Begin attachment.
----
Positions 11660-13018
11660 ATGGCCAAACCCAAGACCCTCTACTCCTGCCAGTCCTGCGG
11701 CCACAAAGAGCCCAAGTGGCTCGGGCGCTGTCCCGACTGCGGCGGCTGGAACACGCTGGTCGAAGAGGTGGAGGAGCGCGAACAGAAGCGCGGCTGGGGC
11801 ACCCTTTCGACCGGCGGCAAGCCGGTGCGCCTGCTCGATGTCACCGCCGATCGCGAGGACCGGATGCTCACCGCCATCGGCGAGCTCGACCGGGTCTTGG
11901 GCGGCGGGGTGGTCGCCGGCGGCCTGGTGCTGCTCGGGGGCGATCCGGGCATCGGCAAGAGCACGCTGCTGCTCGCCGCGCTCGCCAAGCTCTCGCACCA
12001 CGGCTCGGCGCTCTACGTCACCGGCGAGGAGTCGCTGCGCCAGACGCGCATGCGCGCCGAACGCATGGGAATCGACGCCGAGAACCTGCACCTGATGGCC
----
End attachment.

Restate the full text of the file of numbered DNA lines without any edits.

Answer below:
Positions 11660-13018
11660 ATGGCCAAACCCAAGACCCTCTACTCCTGCCAGTCCTGCGG
11701 CCACAAAGAGCCCAAGTGGCTCGGGCGCTGTCCCGACTGCGGCGGCTGGAACACGCTGGTCGAAGAGGTGGAGGAGCGCGAACAGAAGCGCGGCTGGGGC
11801 ACCCTTTCGACCGGCGGCAAGCCGGTGCGCCTGCTCGATGTCACCGCCGATCGCGAGGACCGGATGCTCACCGCCATCGGCGAGCTCGACCGGGTCTTGG
11901 GCGGCGGGGTGGTCGCCGGCGGCCTGGTGCTGCTCGGGGGCGATCCGGGCATCGGCAAGAGCACGCTGCTGCTCGCCGCGCTCGCCAAGCTCTCGCACCA
12001 CGGCTCGGCGCTCTACGTCACCGGCGAGGAGTCGCTGCGCCAGACGCGCATGCGCGCCGAACGCATGGGAATCGACGCCGAGAACCTGCACCTGATGGCC